Outside Whitehall, London (Source: Wikimedia Commons)
Rationing didn’t suddenly start at the beginning of the war since it took time for the war to bite, nor did rationing suddenly stop at the end of the war since it took many years to recover.
September 1939 marked the start of the war. For a 1939 newspaper from the Daily Mirror/ Sunday Pictorial, the normal number of pages was between 16-20 for the Daily Mirror and 20-28 for the Sunday Pictorial. Rationing was first introduced on 1 July 1940, when the Daily Mirror went down to 12 pages (3 sheets) and the Sunday Pictorial went down to 16 pages (4 sheets). A further reduction was introduced on 10 April 1941 when the Daily Mirror went down to 8 pages (2 sheets), but the Sunday Pictorial stayed the same at 16 pages (4 sheets).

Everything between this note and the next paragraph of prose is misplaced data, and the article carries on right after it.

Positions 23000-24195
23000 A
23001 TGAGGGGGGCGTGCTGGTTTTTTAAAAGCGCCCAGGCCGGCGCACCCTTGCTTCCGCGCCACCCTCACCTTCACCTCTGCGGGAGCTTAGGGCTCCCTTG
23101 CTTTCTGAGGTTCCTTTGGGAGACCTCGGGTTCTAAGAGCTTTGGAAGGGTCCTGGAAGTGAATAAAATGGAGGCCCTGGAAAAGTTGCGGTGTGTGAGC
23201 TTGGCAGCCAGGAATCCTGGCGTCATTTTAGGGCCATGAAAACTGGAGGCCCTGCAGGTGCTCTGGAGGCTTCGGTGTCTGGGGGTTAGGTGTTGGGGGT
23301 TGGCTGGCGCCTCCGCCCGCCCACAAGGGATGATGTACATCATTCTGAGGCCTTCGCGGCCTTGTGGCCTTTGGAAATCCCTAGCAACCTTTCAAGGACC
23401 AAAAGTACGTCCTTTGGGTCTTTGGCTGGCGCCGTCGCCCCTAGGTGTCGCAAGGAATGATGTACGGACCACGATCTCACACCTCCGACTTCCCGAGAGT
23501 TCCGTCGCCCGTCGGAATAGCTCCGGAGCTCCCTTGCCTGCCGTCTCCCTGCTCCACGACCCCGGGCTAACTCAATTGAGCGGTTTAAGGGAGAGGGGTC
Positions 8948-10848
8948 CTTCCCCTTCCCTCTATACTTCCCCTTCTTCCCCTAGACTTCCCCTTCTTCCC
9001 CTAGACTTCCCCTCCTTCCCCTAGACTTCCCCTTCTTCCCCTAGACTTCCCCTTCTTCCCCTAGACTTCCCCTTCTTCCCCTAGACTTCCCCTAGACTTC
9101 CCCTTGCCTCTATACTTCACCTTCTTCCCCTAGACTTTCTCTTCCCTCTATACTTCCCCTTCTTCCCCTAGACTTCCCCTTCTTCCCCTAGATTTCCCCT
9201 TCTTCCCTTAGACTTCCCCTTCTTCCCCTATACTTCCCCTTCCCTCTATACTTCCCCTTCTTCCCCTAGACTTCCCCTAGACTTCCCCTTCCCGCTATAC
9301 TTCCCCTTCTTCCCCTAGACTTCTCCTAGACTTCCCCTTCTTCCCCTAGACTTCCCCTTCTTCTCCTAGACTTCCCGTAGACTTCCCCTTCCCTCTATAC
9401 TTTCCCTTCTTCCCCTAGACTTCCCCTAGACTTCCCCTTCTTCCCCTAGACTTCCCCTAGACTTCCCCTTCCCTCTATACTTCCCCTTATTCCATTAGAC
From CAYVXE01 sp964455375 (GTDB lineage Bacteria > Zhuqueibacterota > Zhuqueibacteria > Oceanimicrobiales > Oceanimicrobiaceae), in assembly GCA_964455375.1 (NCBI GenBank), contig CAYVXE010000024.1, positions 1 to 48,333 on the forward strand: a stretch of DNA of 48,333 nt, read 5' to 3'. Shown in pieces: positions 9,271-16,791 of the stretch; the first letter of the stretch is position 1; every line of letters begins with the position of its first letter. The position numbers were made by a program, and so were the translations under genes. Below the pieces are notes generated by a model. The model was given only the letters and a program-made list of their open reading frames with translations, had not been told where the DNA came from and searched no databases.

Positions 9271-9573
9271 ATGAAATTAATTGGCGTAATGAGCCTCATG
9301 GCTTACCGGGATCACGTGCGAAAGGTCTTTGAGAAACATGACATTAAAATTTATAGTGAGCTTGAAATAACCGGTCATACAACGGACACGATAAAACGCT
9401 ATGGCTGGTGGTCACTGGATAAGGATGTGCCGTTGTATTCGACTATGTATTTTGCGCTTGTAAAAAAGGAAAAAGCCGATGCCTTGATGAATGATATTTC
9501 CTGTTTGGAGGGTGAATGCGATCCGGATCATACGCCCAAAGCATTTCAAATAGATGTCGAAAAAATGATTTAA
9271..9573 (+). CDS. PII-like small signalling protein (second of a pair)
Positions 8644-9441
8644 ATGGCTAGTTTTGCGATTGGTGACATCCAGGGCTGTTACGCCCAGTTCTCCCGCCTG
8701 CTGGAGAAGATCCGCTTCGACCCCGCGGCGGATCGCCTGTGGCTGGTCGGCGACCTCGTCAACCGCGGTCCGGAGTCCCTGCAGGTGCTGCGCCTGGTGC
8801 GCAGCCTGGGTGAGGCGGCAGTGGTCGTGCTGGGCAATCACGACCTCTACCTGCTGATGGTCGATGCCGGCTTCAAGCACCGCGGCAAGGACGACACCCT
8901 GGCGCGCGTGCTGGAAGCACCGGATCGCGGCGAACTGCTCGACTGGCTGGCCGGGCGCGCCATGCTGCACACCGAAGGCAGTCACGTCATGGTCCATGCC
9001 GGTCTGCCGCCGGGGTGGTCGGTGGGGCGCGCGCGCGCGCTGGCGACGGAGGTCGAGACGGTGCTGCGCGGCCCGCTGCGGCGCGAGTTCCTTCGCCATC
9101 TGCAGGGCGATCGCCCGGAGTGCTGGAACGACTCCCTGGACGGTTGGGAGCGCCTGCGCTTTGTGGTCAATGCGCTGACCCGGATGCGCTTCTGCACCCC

Rationing in many forms did not officially end until around the time of the Queen’s coronation in June 1953. Thus in 1949, the Daily Mirror was normally between 8-12 pages, creeping up to 12 pages by 1950 with the Sunday Pictorial sticking to 16 pages. By June 1953 newspapers finally reached the minimum number of pages that were printed at the start of the Second World War- 16 pages for the Daily Mirror and 20 for the Sunday Pictorial. It took even longer for newspapers to exceed the pre-war maximum number of pages.
As these are original newspapers and not reprints, it is amazing to think that they survived at all given the fact that they were designed to be around for only one day – read then thrown away. In addition, it is surprising to think that anything survived at all given the intensity of the air raids on Britain during the Second World War. Thus they are priceless historical documents with their own story to tell, despite the number of pages.
For a comprehensive recap of this period with full newspaper coverage from major events during the war years visit our Newspaper Books category.